The Editorial: Kill The Cattle

The Editorial: Kill The Cattle

The populace of an ideal consumer society moves like cattle. Neatly segmented into little boxes, making predictable choices and spending their disposable resources on self-aggrandizing tokens of dubious worth. And this weekend, while crammed between two heroically fat passengers on an international flight, I had a blinding realisation that most travel has devolved into one of those tokens. A type of consumeristic merit badge.

I once had a romantic vision of travel, one in which a fuller passport automatically equalled greater perspective and a path towards relative enlightenment. And certainly, travel can do exactly that. Cross-cultural understanding, language learning and personal enrichment are hallmarks of the truly well-travelled. But as I watched the plump, suntanned faces on either side of me guzzle down several Diet Cokes while their owners nervously flipped through supermarket “adventure” magazines, I saw those cattle that marketeers and profit-hungry corporations adore.

In our short conversations, the couple bragged about jaunts to Africa and southeast Asia and a cruise to Alaska. And they were clearly people who had travelled quite extensively. But they were also people who have seen very, very little. They don’t leave their hotels while in foreign countries. “We loved the hotel… the cuisine! But it’s just too scary out on the streets!” And just like every good consumeristic cattle, these people (provincials who interestingly consider themselves quite cosmopolitan) don’t like it when things don’t come neatly packaged with clear warning labels and disclaimers.

Now, this couple was certainly extreme. But overtones of their attitude – not only of cultural superiority but also of laziness – can be felt strongly when travelling to any sort of heavily touristic destination. The droves of people who pack like sardines into unpleasant airplanes don’t truly want to experience the culture or uniqueness of their destination. They want to be coddled in fancy hotels, to take pictures of themselves smiling in front of iconic monuments, and then go home to brag about it to their friends. And they want to do this without feeling threatened or uncomfortable… except that being foreign is by nature uncomfortable. And its downright exhilarating!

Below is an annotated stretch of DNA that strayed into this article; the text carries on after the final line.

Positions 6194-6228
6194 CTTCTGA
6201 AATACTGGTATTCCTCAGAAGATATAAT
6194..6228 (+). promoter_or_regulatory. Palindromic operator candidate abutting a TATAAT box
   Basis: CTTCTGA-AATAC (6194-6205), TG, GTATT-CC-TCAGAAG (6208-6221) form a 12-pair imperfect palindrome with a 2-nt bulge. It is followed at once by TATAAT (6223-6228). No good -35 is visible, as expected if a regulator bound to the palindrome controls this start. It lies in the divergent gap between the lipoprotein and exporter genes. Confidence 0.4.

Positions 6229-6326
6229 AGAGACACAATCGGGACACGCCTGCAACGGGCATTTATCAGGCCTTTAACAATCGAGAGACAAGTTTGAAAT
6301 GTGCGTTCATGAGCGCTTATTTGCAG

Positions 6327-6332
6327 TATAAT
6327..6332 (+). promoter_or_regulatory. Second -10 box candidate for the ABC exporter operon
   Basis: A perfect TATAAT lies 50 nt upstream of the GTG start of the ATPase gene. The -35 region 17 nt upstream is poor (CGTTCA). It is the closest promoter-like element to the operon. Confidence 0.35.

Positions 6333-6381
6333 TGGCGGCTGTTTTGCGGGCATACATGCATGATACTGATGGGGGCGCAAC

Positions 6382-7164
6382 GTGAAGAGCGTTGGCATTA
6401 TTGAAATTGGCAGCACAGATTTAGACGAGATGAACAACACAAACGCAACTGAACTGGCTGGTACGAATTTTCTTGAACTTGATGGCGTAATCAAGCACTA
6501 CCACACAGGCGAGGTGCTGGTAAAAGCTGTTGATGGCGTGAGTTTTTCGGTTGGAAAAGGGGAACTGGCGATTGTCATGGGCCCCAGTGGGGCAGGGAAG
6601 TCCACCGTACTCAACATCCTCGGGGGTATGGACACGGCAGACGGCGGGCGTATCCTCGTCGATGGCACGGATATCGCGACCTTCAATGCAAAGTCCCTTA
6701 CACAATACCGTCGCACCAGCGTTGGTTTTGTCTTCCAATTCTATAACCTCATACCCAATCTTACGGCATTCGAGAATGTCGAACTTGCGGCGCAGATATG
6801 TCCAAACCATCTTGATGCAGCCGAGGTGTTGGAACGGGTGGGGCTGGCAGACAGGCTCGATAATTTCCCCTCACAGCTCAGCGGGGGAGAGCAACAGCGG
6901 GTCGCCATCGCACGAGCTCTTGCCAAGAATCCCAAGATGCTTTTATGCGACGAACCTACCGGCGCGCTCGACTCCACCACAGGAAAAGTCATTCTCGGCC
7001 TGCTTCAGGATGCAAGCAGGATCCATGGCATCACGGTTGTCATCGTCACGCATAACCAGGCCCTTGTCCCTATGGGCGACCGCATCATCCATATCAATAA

And there’s the disturbing trend towards resort travel, in which tourists cross the globe to stay at posh mega resorts. All while completely ignoring the place around it – why visit India or Tahiti when all you see are your Swedish masseuse and American concierge? The spas and glittering towers of Dubai and Las Vegas are paradise, but those are cultural vacuums in inhospitable desert environments designed precisely to be self-referential monuments to hedonism – the resort is the culture, and there’s certainly nothing wrong with some hedonism from time to time. But outside of these adult Disneyland, it is extremely unfortunate that their non-culture cultures are being exported en masse to all tourism. For starters, Florence just got a loathsome new Hard Rock Café in one of its most beautiful piazzas. Now the city’s legions of American college girls really don’t have to trouble themselves with eating in Italian restaurant…

So, to those of us who travel for the right reasons (and readers of The Blogazine certainly do), this summer perhaps calls for a hard restart. We are trendsetters in style and believers in lives well lived. So as you venture off this August, think about really living your hard-earned vacation. Maybe even stay closer to home to experience the treasure trove of things you undoubtedly haven’t experienced in your own backyard. Revel in where you are.

And if you do go far, get lost while exploring a neighbourhood off your tourist map. Get food poisoning. Try the language. Nix the generic tourist photos. Make friends.

Punch those cattle between the eyes.

Text & Photos Tag Christof